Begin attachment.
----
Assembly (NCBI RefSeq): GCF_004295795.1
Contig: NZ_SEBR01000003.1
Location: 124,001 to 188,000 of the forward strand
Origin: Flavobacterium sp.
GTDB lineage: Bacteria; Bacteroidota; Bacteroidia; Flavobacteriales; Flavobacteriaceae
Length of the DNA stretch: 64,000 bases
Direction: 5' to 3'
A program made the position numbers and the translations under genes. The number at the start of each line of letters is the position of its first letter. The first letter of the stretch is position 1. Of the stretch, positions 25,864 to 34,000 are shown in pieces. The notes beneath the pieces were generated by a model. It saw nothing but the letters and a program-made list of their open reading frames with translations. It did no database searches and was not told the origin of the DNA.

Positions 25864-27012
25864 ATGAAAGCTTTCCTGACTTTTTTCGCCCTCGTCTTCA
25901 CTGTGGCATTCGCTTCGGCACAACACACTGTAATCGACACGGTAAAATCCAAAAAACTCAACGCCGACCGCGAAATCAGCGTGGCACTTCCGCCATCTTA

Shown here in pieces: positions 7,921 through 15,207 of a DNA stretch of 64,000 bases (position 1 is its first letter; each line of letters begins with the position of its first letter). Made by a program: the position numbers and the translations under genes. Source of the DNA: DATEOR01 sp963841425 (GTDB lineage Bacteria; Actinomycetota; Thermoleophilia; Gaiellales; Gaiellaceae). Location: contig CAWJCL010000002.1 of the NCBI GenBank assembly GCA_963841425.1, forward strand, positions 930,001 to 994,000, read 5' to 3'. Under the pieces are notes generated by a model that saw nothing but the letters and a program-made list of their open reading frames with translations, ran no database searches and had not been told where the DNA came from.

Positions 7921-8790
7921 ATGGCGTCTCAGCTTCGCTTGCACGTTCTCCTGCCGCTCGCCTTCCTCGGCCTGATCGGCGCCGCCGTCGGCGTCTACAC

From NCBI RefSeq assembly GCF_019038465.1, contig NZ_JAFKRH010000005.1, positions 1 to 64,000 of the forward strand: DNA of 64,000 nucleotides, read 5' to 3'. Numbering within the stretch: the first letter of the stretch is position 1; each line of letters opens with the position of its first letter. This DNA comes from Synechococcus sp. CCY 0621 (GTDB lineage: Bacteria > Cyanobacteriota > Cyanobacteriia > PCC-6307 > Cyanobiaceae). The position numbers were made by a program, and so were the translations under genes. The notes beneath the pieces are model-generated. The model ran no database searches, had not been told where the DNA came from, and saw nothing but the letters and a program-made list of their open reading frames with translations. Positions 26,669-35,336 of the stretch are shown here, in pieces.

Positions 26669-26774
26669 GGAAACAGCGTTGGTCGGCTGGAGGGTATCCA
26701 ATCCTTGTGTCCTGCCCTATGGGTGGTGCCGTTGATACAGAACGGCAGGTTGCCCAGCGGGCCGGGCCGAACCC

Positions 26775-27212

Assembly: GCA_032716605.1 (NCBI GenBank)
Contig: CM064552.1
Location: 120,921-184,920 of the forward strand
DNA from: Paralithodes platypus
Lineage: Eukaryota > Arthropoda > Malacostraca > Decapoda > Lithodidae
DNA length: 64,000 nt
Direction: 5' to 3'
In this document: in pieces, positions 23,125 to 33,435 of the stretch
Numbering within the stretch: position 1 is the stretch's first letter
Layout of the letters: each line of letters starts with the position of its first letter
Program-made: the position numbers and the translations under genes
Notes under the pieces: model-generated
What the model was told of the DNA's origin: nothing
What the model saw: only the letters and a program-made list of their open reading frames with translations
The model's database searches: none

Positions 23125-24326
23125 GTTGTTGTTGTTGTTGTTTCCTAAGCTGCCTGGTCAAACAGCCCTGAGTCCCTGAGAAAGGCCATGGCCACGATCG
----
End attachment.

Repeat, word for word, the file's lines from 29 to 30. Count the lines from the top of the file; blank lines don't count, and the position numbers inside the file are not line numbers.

Layout of the letters: each line of letters starts with the position of its first letter
Program-made: the position numbers and the translations under genes